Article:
"Get you something, Mr. Forkenbrock?" She made a point of prefacing the names of residents with the appropriate honorifics, something the rest of the staff did not do, slinging around first names as though they'd all grown up together. Deb Slaver was familiar to a fault, chumming up with "Sammy," and "Rita" and "Delia," punctuated with "Hon," "Sweetie" and "Babes."
"Yeah," he said. He spoke with long pauses between sentences, a slow unfurling of words that made Berenice want to jump in with word suggestions.
"Get me the hell out a here," he said.
"Get me a horse," he said.
"Get me seventy year back a ways," said Mr. Forkenbrock.
"I can't do that, but I can get you a nice cup of tea. And it'll be Social Hour in ten minutes," she said.
She couldn't quite meet his stare. He was something to look at, despite an ordinary face with infolded lips, a scrawny neck. It was the eyes. They were very large and wide open and of the palest, palest blue, the color of ice chipped with a pick, faint blue with crystalline rays. In photographs they appeared white like the eyes of Roman statues, saved from that blind stare only by the black dots of pupils. When he looked at you, thought Berenice, you could not understand a word he said for being fixed by those strange white eyes. She did not like him but pretended she did. Women had to pretend to like men and to admire the things they liked. Her own sister had married a man who was interested in rocks and now she had to drag around deserts and steep mountains with him.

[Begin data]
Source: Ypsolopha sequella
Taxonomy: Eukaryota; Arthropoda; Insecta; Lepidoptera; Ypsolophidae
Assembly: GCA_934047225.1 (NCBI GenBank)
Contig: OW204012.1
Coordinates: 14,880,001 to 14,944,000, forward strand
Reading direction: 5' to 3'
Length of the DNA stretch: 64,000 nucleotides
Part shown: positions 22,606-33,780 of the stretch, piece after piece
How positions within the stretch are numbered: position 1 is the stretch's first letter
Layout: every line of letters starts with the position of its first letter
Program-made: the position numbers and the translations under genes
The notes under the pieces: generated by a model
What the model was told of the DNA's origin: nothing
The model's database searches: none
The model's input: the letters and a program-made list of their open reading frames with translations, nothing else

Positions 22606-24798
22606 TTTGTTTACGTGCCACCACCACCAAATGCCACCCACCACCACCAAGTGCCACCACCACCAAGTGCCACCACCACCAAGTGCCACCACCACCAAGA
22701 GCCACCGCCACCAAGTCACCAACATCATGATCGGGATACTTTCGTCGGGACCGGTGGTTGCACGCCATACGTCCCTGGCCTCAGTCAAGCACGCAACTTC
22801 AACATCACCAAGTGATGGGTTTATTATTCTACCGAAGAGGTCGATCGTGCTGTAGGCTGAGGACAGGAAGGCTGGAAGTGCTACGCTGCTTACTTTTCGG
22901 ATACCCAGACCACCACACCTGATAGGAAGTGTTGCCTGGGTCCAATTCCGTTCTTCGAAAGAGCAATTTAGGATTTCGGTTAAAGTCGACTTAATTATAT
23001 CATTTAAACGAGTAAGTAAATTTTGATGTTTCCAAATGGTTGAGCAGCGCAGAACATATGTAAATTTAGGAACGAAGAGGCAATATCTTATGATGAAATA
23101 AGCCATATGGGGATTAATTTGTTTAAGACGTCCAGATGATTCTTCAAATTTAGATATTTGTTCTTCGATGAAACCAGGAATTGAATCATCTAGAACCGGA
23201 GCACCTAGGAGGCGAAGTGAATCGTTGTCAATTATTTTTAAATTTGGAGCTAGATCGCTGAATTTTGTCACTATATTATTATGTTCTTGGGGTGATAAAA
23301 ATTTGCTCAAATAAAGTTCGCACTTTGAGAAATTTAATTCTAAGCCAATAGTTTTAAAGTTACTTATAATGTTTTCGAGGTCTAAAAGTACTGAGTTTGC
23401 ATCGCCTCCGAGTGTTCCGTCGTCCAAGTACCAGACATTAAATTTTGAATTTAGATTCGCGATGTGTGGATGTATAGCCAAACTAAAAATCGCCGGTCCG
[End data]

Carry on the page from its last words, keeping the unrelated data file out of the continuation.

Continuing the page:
At Social Hour the residents could have drinks and crackers smeared with cheese paste from the Super Wal-Mart where Cook shopped. They were all lushes, homing in on the whiskey bottle. Chauncey Mellowhorn, who had built the Mellowhorn Retirement Home and set all policy, believed that the last feeble years should be enjoyed, and promoted smoking, drinking, lascivious television programs and plenty of cheap food. Neither teetotalers nor bible thumpers signed up for the Mellowhorn Retirement Home.
Ray Forkenbrock said nothing. Berenice thought he looked sad and she wanted to cheer him up in some way.
"What did you used to do, Mr. Forkenbrock? Were you a rancher?"
The old man glared up at her. "No," he said. "I wasn't no goddamn rancher. I was a hand," he said.
"I worked for them sonsabitches. Cowboyed, ran wild horses, rodeoed, worked in the oil patch, sheared sheep, drove trucks, did whatever," he said. "Ended up broke.
"Now my granddaughter's husband pays the bills that keep me here in this nest of old women," he said. He often wished he had died out in the weather, alone and no trouble to anyone.